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National Geologic Map Database
Geologic Unit: Millersburg
Map showing publication footprint
  • Usage in publication:
    • Millersburg member
  • Modifications:
    • Named
  • Dominant lithology:
    • Limestone
    • Shale
  • AAPG geologic province:
    • Cincinnati arch
Publication:

Foerste, A.F., 1914, The Rogers Gap fauna of central Kentucky: Cincinnati Society of Natural History Journal, v. 21, p. 109-156.


Summary:

Named as a member of Cynthiana formation. Type locality is the vicinity of Millersburg, Bourbon Co., KY. Composed of richly fossiliferous, argillaceous, irregularly bedded limestones, frequently weathering into irregular fragments called rubble. Was previously included in the Greendale member of Cynthiana formation.

Source: GNU records (USGS DDS-6; Reston GNULEX).


Map showing publication footprint
  • Usage in publication:
    • Millersburg Member*
  • Modifications:
    • Principal reference
    • Revised
  • AAPG geologic province:
    • Cincinnati arch
Publication:

Black, D.F.B., Cressman, E.R., and MacQuown, W.C., Jr., 1965, The Lexington Limestone (Middle Ordovician) of central Kentucky, IN Contributions to stratigraphy, 1965: U.S. Geological Survey Bulletin, 1224-C, p. C1-C29.


Summary:

Designated Millersburg Member of Lexington Limestone. Consists of nodular, irregularly-bedded limestone and shale with a profusion of fossils. Ranges in thickness up to 10 ft or more. Reference section established.

Source: GNU records (USGS DDS-6; Reston GNULEX).


Map showing publication footprint
  • Usage in publication:
    • Millersburg Member*
  • Modifications:
    • Overview
  • AAPG geologic province:
    • Cincinnati arch
Publication:

Cressman, E.R., 1973, Lithostratigraphy and depositional environments of the Lexington Limestone (Ordovician) of central Kentucky: U.S. Geological Survey Professional Paper, 768, 61 p.


Summary:

Used as Millersburg Member of Lexington Limestone. Complexly intertongues with Tanglewood Limestone Member of Lexington Limestone and with lower part of Clays Ferry Formation. Also overlies Devils Hollow Member of Lexington.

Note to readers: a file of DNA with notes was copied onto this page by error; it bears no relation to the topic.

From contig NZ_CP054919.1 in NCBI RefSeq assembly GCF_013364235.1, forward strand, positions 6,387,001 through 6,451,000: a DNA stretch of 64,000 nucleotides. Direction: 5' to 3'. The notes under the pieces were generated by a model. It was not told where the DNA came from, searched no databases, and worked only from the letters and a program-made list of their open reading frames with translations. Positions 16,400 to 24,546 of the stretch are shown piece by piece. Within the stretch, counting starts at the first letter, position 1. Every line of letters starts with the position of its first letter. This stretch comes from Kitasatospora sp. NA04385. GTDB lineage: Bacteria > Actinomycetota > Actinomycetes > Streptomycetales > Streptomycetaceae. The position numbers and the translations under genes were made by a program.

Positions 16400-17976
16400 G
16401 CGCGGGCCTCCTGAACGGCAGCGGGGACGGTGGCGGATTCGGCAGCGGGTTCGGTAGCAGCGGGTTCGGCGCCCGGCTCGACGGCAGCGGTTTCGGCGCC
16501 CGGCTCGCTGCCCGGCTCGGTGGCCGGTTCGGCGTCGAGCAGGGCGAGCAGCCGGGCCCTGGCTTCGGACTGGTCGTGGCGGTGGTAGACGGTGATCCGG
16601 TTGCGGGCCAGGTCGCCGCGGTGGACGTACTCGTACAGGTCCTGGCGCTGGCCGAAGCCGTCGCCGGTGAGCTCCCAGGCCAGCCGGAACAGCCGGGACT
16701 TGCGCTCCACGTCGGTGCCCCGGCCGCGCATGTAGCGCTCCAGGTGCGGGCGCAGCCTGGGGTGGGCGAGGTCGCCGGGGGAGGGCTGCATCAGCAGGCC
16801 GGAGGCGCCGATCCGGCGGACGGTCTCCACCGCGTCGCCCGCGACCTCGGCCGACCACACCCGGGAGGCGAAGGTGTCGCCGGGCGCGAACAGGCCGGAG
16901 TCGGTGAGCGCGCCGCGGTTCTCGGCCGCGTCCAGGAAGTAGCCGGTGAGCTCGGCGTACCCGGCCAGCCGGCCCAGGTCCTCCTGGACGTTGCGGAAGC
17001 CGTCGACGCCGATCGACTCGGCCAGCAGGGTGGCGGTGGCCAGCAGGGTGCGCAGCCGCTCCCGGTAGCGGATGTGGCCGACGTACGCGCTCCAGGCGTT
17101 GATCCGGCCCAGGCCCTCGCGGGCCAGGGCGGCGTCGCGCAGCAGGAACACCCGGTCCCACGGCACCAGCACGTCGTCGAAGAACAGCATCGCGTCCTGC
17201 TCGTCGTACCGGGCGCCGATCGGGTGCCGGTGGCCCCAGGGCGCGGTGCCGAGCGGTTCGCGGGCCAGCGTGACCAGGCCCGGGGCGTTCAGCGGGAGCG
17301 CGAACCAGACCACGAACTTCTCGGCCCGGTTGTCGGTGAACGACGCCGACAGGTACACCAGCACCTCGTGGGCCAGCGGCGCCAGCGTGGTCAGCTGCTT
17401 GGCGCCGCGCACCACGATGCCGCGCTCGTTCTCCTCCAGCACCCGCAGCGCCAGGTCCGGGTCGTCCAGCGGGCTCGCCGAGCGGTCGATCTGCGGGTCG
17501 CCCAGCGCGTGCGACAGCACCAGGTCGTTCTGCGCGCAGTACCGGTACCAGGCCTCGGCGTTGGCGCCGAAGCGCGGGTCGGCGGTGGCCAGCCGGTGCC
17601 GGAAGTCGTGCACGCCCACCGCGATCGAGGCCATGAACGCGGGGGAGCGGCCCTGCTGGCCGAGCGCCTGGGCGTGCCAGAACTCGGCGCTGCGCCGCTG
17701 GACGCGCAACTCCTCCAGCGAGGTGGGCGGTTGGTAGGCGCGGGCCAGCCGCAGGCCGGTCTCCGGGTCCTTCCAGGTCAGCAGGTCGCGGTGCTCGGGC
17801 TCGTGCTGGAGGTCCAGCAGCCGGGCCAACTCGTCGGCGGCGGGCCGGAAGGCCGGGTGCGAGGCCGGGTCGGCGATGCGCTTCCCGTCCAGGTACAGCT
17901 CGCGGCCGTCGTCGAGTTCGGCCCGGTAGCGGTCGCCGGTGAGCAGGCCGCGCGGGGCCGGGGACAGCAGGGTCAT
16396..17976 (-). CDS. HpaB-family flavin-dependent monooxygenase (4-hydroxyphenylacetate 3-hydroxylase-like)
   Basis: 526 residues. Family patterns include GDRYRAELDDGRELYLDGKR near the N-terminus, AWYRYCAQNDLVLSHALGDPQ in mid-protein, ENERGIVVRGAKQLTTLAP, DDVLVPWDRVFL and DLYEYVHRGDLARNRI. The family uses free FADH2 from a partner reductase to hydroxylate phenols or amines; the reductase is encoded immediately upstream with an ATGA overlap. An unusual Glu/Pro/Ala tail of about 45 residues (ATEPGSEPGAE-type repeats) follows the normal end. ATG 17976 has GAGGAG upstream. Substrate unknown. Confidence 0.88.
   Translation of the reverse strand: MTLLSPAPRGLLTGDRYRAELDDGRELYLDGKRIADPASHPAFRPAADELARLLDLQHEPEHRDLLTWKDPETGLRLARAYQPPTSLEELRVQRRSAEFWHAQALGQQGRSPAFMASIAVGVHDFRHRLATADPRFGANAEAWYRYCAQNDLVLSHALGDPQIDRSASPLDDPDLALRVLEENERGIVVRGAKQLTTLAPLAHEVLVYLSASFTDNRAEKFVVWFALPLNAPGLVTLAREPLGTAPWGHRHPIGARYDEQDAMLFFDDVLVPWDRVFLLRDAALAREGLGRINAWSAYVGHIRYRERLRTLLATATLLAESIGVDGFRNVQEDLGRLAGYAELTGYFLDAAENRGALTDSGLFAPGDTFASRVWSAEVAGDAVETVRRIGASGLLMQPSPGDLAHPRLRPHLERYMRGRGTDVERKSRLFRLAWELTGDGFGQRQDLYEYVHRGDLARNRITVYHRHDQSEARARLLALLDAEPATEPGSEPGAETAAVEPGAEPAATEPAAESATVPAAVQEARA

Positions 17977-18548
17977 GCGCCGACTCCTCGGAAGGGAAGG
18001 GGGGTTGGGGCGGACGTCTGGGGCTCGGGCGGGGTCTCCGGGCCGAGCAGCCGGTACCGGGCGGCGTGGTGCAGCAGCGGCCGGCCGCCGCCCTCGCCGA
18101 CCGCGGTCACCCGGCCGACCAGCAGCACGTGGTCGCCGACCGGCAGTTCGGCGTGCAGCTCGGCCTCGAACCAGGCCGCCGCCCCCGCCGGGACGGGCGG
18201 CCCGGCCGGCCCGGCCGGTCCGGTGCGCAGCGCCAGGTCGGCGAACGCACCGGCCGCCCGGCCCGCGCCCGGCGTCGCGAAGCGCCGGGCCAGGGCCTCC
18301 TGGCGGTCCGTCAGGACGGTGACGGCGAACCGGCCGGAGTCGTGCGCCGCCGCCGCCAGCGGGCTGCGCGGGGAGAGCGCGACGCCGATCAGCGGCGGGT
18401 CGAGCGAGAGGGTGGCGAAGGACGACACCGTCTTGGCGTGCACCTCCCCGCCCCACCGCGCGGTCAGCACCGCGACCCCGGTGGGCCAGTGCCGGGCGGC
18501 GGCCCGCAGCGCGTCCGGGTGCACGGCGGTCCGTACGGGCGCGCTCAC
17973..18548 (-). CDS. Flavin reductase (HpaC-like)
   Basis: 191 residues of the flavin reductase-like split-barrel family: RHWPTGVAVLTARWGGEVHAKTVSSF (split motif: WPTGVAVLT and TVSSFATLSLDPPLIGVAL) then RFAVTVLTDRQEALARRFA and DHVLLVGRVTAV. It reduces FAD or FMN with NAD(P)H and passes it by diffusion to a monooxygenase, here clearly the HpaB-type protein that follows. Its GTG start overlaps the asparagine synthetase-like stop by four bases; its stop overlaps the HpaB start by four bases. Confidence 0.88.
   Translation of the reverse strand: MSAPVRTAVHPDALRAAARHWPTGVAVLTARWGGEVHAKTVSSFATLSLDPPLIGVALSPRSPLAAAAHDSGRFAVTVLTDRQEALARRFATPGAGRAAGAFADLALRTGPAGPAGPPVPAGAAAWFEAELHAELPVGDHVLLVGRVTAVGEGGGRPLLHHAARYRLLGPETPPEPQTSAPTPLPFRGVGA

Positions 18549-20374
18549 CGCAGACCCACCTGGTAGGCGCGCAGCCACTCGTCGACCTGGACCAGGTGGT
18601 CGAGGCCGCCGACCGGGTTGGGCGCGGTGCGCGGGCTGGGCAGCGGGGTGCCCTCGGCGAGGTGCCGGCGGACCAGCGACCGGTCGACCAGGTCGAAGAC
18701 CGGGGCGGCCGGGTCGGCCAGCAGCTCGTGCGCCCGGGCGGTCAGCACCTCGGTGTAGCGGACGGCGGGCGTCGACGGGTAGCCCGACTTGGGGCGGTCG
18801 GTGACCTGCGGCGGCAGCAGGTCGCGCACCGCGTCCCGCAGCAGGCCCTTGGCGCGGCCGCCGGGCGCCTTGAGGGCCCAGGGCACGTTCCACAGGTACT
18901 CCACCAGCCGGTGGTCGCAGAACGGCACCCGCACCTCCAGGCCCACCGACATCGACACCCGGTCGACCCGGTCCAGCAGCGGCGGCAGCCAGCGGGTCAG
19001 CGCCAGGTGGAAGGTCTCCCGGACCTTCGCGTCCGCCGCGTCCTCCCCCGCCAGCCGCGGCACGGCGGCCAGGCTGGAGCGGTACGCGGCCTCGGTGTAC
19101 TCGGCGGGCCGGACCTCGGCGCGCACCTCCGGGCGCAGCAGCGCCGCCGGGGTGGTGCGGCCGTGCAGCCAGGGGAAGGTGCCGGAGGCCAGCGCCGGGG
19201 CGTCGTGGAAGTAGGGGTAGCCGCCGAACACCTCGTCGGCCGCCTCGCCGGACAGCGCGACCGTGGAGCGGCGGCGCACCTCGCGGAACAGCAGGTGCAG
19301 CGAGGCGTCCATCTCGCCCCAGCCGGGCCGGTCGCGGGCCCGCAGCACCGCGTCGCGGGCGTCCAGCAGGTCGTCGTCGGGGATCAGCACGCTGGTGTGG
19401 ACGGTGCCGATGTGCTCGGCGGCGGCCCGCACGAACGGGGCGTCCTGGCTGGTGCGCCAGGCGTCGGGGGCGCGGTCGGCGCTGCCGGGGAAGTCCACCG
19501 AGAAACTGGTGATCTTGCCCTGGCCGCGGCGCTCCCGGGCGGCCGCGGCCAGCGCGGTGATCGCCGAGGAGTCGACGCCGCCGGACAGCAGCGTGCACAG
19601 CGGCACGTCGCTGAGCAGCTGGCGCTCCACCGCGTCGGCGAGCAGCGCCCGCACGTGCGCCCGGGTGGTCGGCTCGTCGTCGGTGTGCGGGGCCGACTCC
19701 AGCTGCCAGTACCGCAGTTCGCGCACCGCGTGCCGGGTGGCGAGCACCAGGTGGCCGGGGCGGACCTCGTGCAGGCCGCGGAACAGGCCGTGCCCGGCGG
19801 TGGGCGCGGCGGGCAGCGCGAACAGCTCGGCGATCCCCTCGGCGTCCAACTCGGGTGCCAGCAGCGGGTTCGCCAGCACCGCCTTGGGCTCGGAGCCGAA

Source: GNU records (USGS DDS-6; Reston GNULEX).


Map showing publication footprint
  • Usage in publication:
    • Millersburg Member*
  • Modifications:
    • Overview
  • AAPG geologic province:
    • Cincinnati arch
Publication:

Wahlman, G.P., 1992, Middle and Upper Ordovician symmetrical univalved mollusks (Monoplacophora and Bellerophontina) of the Cincinnati arch region, IN Pojeta, John, Jr., ed., Contributions to the Ordovician paleontology of Kentucky and nearby states: U.S. Geological Survey Professional Paper, 1066-O, p. O1-O203.


Summary:

The Millersburg Member of the Lexington Limestone consists of gray to brownish gray, nodular- and irregularly bedded, fossiliferous limestone and shale. Shale makes up about one-third of the unit. Thickness is 0 to 90 feet. Overlies the Devils Hollow Member of the Lexington and the Tanglewood Limestone Member, which it also intertongues with, and underlies and intertongues with the Clays Ferry Formation. The environment of deposition is interpreted to be shallow, moderately agitated, normal marine.

Source: GNU records (USGS DDS-6; Reston GNULEX).


Map showing publication footprint
  • Usage in publication:
    • Millersburg Member*
  • Modifications:
    • Age modified
  • AAPG geologic province:
    • Cincinnati arch
Publication:

Frey, R.C., 1995, Middle and Upper Ordovician nautiloid cephalopods of the Cincinnati arch region of Kentucky, Indiana, and Ohio, IN Pojeta, John, Jr., ed., Contributions to the Ordovician paleontology of Kentucky and nearby states: U.S. Geological Survey Professional Paper, 1066-P, p. P1-P126.


Summary:

Figure 3 indicates that Millersburg Member of Lexington Limestone is Champlainian (Shermanian), but boundary between Shermanian and Edenian Stages (also the top of the Millersburg) is queried.

Source: GNU records (USGS DDS-6; Reston GNULEX).


For more information, please contact Nancy Stamm, Geologic Names Committee Secretary.

Asterisk (*) indicates usage by the U.S. Geological Survey. Other usages by state geological surveys.

"No current usage" (†) implies that a name has been abandoned or has fallen into disuse. Former usage and, if known, replacement name given in parentheses ( ).

Slash (/) indicates name does not conform with nomenclatural guidelines (CSN, 1933; ACSN, 1961, 1970; NACSN, 1983, 2005). This may be explained within brackets ([ ]).